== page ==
In Texas, a transgender teenager said his high school discriminated against him for almost two years. He was not allowed to use the bathroom that corresponded with his gender identity. When he traveled overnight with one of the school’s teams, he wasn’t allowed to room with his male peers, he alleged.
But Donald Trump’s Department of Education did not think it could help this student.
The teenager’s case is one of at least three involving transgender students’ experiences navigating school bathrooms or gender-specific sports teams that the Department of Education’s Office for Civil Rights has dismissed in the past several months, with the explanation that these issues do not fall under its jurisdiction, according to documents obtained by HuffPost and a source familiar with the matter.
The Trump administration’s view of these cases diverges sharply from that of the Obama administration, which contended that Title IX ― the federal law that deals with sex discrimination ― included discrimination based on gender identity. The Obama administration issued guidance holding that schools should allow students to use the facilities that align with their gender identity.
But a month into Trump’s presidency, the Department of Justice and Department of Education rescinded this guidance, saying that these issues should be decided at the local level and that the original guidance did not contain enough legal analysis. Since then, it has been unclear how exactly the Office for Civil Rights, or OCR, would handle these cases. An internal OCR memo from June directed employees to still take the complaints of transgender students seriously. It said employees may dismiss complaints related to bathroom issues, but it did not specifically direct them to do so.
In June, The Washington Post reported that the OCR had closed two cases regarding transgender students’ use of facilities. HuffPost is reporting for the first time on the existence of three additional cases in which officials specifically said they were not required to deal with this type of discrimination.
In response to the Texas complaint, the OCR sent a letter citing the rescission of the Obama-era guidance as a reason for dismissing the case. The case also contained other allegations outside of the facilities issue that the OCR dismissed for other reasons.
“OCR determined we do not have subject matter jurisdiction over Allegation 1, insomuch as the alleged discriminatory conduct you described does not raise any prohibitive bases under the civil rights laws OCR enforces,” the OCR’s letter read, per documents obtained by HuffPost.
Advocates for LGBTQ students say that the administration’s behavior is not consistent with a wave of court decisions that have protected the rights of transgender students under Title IX.
“That’s an understanding of Title IX that is inconsistent with a majority of court cases in the last several years,” said Nathan Smith, director of public policy for the GLSEN. “I think what’s important to note is it’s not that the Obama administration came out of the blue to say Title IX now covers transgender students. There’s a wave of court cases from district and circuit courts that have upheld that understanding.”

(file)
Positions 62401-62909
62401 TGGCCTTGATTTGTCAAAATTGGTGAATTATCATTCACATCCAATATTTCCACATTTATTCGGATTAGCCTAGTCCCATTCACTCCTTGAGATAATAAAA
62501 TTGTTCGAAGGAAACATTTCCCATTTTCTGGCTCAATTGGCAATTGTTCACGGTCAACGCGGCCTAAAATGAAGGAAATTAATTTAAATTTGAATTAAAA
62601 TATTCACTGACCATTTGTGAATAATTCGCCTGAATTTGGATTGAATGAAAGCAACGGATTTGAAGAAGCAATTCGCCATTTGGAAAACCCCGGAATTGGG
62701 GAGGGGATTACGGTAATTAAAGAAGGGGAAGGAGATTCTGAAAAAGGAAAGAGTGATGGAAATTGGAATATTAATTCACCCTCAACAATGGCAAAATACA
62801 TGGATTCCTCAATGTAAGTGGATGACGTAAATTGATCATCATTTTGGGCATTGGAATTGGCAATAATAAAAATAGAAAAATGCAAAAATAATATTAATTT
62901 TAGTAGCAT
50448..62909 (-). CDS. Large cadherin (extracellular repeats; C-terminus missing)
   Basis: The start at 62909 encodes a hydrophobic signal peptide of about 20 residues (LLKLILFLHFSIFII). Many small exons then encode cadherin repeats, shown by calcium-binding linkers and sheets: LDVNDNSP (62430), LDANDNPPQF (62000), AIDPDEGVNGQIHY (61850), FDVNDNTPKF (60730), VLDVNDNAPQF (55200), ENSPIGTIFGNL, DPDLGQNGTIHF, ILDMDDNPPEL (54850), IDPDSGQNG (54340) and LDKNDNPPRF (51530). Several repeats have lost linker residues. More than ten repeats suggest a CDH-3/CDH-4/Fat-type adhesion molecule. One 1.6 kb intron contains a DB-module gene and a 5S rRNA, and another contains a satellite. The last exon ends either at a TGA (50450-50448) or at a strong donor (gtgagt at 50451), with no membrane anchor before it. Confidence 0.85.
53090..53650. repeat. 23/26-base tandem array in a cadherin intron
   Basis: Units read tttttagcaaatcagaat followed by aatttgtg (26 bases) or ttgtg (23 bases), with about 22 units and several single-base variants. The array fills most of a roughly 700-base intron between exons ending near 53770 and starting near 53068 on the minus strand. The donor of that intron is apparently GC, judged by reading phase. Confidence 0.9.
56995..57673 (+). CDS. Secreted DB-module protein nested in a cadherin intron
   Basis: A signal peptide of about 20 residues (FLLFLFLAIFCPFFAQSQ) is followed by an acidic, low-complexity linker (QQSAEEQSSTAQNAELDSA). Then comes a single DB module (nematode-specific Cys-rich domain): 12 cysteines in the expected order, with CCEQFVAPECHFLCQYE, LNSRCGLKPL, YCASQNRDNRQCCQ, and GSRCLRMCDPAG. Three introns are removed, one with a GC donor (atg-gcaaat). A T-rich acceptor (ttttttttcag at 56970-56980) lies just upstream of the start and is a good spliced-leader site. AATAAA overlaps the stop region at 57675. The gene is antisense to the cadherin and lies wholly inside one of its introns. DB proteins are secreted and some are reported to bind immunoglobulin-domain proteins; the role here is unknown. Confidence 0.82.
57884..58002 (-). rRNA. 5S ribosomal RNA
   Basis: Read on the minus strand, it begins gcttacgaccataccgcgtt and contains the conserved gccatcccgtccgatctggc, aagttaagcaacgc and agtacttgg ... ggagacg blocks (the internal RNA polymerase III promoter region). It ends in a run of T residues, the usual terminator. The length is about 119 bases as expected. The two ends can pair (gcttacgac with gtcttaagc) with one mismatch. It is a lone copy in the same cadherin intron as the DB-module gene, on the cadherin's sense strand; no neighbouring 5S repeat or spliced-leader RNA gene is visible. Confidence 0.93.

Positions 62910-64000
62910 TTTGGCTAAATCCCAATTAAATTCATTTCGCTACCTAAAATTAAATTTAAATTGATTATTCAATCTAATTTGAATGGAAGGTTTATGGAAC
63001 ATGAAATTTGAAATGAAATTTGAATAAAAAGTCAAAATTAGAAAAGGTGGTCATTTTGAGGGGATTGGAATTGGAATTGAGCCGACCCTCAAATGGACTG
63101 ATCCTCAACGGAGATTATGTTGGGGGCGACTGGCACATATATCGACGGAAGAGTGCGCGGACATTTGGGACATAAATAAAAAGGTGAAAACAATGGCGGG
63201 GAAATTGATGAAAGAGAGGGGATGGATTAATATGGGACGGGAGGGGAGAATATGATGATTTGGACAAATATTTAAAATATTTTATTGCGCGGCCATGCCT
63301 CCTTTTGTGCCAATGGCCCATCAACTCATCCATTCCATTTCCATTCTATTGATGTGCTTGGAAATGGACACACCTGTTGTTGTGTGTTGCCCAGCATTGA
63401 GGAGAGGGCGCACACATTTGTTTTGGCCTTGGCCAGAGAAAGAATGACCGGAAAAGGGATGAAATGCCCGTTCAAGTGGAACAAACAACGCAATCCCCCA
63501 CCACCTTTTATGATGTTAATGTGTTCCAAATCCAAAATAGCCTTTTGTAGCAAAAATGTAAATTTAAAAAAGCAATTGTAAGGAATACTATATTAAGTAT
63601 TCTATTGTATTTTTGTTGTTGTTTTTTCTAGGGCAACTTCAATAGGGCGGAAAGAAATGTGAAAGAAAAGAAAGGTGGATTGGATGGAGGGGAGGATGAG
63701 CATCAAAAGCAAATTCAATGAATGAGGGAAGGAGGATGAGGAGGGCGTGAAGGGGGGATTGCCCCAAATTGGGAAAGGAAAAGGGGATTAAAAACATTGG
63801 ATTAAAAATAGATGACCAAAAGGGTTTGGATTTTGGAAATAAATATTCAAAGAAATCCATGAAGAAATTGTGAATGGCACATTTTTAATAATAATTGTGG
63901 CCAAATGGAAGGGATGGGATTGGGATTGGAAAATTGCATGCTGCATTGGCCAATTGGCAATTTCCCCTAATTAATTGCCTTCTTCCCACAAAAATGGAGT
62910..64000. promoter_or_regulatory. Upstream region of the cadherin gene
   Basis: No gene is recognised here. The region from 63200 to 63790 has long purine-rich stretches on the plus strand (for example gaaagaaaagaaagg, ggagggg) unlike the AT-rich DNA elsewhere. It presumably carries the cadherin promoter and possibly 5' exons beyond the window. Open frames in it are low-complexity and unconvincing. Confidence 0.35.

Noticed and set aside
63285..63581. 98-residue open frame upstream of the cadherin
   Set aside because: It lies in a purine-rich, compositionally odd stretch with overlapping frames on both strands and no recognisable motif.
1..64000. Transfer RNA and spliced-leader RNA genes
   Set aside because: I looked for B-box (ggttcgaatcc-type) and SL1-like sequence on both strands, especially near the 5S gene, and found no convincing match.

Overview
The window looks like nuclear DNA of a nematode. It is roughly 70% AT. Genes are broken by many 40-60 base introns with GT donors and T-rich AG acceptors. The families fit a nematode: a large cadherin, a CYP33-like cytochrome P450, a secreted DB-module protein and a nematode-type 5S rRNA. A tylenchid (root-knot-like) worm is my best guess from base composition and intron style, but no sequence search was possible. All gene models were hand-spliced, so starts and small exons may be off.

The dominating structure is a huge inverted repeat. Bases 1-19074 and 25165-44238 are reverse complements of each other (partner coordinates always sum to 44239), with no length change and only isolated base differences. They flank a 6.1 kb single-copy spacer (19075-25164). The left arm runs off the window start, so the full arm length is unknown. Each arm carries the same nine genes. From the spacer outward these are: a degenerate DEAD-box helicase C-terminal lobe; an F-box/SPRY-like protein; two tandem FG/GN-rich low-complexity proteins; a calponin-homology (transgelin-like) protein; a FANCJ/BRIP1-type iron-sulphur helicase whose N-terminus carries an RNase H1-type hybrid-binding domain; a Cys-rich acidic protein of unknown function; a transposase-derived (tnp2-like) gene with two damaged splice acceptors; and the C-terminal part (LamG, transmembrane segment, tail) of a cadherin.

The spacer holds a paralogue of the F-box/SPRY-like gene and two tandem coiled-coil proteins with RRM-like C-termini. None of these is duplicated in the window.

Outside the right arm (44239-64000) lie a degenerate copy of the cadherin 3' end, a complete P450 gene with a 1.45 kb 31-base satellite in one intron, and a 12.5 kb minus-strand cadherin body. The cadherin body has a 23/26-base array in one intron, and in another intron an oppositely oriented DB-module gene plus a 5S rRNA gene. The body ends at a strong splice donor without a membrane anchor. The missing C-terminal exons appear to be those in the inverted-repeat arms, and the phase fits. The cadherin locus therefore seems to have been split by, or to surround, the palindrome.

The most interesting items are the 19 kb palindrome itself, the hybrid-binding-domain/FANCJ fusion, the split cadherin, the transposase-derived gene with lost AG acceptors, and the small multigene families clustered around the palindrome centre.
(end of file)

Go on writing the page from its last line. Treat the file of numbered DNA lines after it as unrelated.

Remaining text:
From January 2017 to January 2018, the Office for Civil Rights received significantly fewer complaints regarding the overall treatment of transgender students than it did from January 2016 to January 2017. The number of complaints filed has dropped about 40 percent, HuffPost has learned through a source familiar with the matter.
Advocates for LGBTQ students say that in the Trump era, transgender students may be more reluctant to file complaints with the Department of Education because they doubt it will help them.
“This is not surprising, but it does seem to me consistent with the idea that students who are facing discrimination, who really are suffering in their ability to get an education, don’t believe that OCR will protect them,” said Harper Jean Tobin, director of policy at the National Center for Transgender Equality.
Complaints do ebb and flow naturally, so it might also be a matter of coincidence that the number complaints for the most recent year have dropped. A spokesperson for the Department of Education did not respond to requests for comment about the number of complaints or the Trump administration’s policy regarding treatment of transgender children.
Previous reporting from Politico confirms that investigators have been working through cases at a faster rate than in the past ― and that there has been a sharp increase in dismissals ― as a result of a directive from Candice Jackson, the acting assistant secretary for civil rights, to reduce the backlog. Indeed, Jackson directed staff members to focus less on systemic issues and more on individual issues, the outlet reported.
Jackson’s days as acting assistant secretary for civil rights are limited. The administration has nominated Kenneth Marcus, current president and general counsel for a nonprofit Jewish advocacy group Louis D. Brandeis Center for Human Rights Under Law, for the post.
In a written questionnaire from Sen. Patty Murray (D-Wash.), the ranking member on education, Marcus did not say whether or not he thinks transgender students should be able to access facilities that are consistent with their gender identity.
“Title IX prohibits discrimination based on sex,” wrote Marcus. “The question as to whether Title IX provides additional protections to transgender students beyond those described above, and the nature and scope of such protections, is currently being litigated.”
LGBTQ advocates say they’re not optimistic that Marcus will work to protect these students.
“I don’t expect he’ll have the ability to reverse course on this issue in a way that we would love,” said Smith. “I think the administration position on that is backward … both in logic and the direction of the law.”